Answers on a postcard, please.

Saturday, 20 April 2013

Okay I’m back again, I won’t go into the whys and wherefores for my absence but one is that there’s been very little happening when I’ve been at work.  We managed to have three “one unders” on the Central Line within two weeks but I was either having a day off or it was before I started so I only got the tail end of the disruption.  There have also been a number of “platforms and hold” for various reasons, handles down, signal failure, train faults, passengers ill but they all seem to have been either in the other direction, behind me or so far in front that they’d been resolved before I got there.

I actually had a new experience a couple of weeks ago with a signal failure at NOA, at STP I was told to reverse over the rarely used crossover at QUE, something I’d never done since I started as a TOp.  For years this was out of commission, I’ve heard various reasons, one being that when they introduced the 92 stock trains they were taller than the old stock and used to hit the tunnel wall when going across the points, another being that there were problems with the track bed.  Whatever the reason we perform the move at a stately 10kph.

Unlike MAA, HOL or LIS where you sit in the sidings until it’s time for you to come out again at QUE the WB train goes into the EB platform so I had trains stacking up behind me and had to head straight back as quickly as possible.  All I had left to do was go to HAI and into the depot which I did a lot earlier than timetabled but I didn’t get much of an extended meal break thanks to either the staff at HAI station’s dislike of making PAs or Wood Lane’s inability to communicate with them.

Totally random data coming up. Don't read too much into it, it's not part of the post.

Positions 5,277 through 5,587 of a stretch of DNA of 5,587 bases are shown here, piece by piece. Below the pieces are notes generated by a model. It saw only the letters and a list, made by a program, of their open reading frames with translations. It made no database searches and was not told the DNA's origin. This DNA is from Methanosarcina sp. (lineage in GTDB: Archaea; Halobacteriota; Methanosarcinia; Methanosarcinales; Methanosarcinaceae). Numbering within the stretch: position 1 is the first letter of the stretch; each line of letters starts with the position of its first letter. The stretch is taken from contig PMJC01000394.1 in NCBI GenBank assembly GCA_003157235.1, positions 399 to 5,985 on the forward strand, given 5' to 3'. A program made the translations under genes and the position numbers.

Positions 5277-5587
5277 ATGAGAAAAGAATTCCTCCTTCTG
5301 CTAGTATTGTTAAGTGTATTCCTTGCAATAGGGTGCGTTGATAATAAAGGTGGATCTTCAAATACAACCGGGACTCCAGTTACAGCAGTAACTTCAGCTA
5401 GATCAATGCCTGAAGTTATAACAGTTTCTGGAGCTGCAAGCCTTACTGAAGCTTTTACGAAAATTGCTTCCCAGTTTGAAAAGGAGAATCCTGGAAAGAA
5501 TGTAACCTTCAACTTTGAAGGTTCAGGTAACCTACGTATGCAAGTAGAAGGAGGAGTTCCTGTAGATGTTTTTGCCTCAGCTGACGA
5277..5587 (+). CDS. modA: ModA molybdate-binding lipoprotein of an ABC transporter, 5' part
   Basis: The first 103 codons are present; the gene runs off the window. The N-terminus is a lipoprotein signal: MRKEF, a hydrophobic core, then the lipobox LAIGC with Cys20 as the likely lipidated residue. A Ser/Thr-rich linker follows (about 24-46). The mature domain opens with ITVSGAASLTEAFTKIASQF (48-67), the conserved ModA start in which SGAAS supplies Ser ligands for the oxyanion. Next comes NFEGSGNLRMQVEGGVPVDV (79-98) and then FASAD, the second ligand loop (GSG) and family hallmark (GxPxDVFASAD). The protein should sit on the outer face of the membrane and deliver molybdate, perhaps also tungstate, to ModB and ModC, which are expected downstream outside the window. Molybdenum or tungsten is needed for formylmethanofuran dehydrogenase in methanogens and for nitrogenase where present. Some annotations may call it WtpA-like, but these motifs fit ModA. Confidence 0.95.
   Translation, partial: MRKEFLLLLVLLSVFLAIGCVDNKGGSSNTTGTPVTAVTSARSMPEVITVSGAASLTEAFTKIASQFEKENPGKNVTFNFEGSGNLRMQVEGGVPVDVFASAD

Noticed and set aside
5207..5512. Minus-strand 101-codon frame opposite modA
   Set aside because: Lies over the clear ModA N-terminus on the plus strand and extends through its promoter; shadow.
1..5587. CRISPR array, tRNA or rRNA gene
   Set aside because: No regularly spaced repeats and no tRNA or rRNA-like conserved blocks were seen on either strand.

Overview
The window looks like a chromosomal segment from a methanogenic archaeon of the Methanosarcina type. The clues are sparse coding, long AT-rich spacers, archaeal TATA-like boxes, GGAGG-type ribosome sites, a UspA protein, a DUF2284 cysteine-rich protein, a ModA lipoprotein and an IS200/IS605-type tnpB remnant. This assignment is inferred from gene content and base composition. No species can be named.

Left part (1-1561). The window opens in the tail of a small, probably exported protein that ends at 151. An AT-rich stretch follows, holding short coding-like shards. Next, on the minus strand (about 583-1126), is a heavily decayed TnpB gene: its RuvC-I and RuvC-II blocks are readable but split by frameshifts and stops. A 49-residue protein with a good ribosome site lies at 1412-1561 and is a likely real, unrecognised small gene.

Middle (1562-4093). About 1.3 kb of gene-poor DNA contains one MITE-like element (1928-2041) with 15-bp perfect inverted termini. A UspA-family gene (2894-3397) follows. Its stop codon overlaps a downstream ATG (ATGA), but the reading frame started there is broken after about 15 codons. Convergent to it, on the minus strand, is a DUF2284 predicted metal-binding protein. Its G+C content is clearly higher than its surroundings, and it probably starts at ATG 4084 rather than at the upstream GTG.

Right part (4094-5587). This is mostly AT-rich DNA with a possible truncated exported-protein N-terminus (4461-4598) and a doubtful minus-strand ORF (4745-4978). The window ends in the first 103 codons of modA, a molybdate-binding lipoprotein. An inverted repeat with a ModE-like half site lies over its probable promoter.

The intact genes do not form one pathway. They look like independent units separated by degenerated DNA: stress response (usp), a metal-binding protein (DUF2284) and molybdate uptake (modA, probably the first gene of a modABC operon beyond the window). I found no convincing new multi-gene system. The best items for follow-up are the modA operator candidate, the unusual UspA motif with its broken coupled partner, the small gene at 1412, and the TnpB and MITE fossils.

When I got back to the station there were trains on Plat. 2 and Plat.3 but the dot matrix board by the gateline indicated that the first WB train would leave from Plat.1 in 15 minutes.  A train duly arrived, I got on board, it sat there for well over the 15 minutes and then the train on Plat.3 closed its doors and left without a soul on board. Fortunately I was sat in the lead car and all the other passengers where further back along the train otherwise as the only uniformed presence I might have been the victim of severe scowling.

Last week I got held outside WOO on the WB, I could see the train on the platform and assumed that it was tipping out to go up 21 road.  I did my PA within the required 30 seconds to inform my passengers of the cause of the delay and after two minutes called up Wood Lane to see if there was a problem.  The train was indeed going up 21 road but the points had failed and Wood Lane told me that they were going to “jiggle them about a bit” to see if they could rectify the problem.  And so I passed on that information to my passengers, the first time I’ve been able to use the word “jiggle” in a PA announcement.  It will not be the last.